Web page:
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Am J Physiol. 1990 Jun;258(6 Pt 1):G958-66.

Gastrointestinal peptides activate Na(+)-H+ exchanger in AR42J cells by increasing its affinity for intracellular H+.

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Department of Physiology, University of Michigan, Ann Arbor 48109.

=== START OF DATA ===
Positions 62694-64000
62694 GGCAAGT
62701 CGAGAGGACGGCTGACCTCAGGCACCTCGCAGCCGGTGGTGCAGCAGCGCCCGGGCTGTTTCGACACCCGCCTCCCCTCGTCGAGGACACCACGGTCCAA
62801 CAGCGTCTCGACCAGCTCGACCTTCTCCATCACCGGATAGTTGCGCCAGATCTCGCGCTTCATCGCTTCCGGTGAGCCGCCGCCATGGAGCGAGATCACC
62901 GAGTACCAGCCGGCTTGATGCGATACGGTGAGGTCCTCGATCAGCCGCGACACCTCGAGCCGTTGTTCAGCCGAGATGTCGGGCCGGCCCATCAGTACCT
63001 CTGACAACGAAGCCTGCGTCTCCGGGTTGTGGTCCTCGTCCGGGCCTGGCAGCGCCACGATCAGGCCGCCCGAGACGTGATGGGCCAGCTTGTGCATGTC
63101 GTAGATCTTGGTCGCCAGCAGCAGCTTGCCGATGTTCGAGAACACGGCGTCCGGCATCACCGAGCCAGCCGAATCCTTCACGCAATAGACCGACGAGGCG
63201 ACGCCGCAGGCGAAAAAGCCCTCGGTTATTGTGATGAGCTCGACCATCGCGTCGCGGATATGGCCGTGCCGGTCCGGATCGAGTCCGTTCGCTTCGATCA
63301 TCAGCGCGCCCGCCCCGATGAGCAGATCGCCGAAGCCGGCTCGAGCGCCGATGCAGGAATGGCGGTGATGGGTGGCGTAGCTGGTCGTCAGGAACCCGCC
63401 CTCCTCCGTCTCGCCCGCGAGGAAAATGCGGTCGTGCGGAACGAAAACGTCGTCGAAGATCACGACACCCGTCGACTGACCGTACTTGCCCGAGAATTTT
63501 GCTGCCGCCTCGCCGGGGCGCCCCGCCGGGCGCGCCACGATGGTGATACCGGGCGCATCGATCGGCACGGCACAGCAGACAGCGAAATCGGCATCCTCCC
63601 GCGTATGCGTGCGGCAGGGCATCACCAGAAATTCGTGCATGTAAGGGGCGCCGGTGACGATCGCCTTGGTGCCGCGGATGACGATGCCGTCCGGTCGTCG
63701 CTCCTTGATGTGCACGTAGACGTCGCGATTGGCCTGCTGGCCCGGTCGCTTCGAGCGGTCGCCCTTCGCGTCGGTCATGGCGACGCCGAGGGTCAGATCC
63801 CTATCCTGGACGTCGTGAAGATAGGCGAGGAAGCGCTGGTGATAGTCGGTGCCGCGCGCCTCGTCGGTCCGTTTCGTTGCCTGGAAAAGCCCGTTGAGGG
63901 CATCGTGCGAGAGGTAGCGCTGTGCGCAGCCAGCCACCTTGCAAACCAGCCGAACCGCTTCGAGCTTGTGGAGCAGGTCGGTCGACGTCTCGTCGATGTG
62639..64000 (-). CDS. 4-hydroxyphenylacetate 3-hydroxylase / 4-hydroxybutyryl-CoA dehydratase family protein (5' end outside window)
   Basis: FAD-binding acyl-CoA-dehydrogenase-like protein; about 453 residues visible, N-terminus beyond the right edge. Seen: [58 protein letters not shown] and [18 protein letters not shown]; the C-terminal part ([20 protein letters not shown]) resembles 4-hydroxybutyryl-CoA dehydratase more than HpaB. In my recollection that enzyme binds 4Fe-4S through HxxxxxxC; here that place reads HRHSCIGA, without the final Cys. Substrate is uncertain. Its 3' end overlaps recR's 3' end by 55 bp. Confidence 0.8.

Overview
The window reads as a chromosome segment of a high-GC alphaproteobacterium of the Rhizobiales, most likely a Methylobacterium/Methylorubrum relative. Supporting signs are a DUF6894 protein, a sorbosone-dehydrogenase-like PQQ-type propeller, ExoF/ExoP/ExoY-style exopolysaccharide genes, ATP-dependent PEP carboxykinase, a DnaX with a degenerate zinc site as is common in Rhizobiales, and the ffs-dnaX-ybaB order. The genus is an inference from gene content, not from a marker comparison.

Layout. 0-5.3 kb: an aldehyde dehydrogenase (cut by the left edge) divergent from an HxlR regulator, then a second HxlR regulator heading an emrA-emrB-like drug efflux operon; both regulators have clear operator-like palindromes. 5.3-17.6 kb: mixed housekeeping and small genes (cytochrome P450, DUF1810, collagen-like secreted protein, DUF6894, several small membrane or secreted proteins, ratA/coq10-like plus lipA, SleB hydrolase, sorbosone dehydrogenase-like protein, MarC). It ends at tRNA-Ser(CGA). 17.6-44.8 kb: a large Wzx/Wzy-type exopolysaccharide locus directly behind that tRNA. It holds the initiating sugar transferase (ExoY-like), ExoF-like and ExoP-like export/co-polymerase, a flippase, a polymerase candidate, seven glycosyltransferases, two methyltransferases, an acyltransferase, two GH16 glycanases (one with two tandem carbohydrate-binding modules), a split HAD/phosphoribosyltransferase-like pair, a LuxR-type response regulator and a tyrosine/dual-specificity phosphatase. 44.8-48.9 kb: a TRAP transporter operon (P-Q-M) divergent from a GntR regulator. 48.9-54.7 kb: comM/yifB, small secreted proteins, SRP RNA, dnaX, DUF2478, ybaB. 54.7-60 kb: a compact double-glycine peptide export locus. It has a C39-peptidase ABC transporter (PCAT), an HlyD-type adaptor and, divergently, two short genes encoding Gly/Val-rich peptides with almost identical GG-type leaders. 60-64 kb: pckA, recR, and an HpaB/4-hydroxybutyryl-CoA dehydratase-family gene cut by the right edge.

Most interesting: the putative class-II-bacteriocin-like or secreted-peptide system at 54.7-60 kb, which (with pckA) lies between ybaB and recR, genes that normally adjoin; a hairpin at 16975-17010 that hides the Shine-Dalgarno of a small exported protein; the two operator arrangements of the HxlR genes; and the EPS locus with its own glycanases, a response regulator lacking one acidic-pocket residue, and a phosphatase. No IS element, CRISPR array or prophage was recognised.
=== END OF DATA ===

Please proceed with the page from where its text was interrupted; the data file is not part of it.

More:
Regulation of intracellular pH (pHi) was studied by dual wavelength fluorometry in monolayers of pancreatic AR42J cells loaded with the fluorescent probe 2',7'-bis(carboxyethyl)-5(6)-carboxyfluorescein. In cells superfused with N-2-hydroxyethylpiperazine-N'-2-ethanesulfonic acid-buffered solution at pH 7.40, basal pHi was determined to be 7.15 +/- 0.13. Na(+)-H+ exchange could be demonstrated in both resting cells and cells subjected to acid loading by use of transient exposure to NH4Cl. Na(+)-H+ exchange was completely blocked by 300 microM amiloride and was dependent on extracellular Na+ (apparent Km = 25 mM). When the concentration of the NH4Cl pulse was varied (0.5-25 mM), the rate of pHi recovery increased as pHi became acidic, reaching a maximum of 0.007 pH units/s at pHi of 6.4. Gastrointestinal hormones, including pentagastrin, cholecystokinin, and bombesin, increased the rate of Na(+)-H+ exchange without affecting cellular buffer capacity (21.5 +/- 1.8 mM/pH unit), thereby leading to an intracellular alkalinization. This was accompanied by a shift in the curve of Na(+)-H+ exchange as a function of pHi to more alkaline values, although the maximum rate of pH recovery was unchanged. Neither protein kinase C nor Ca2+ could be conclusively linked to activation of Na(+)-H+ exchange, raising the possibility of a more direct, receptor-controlled mechanism.

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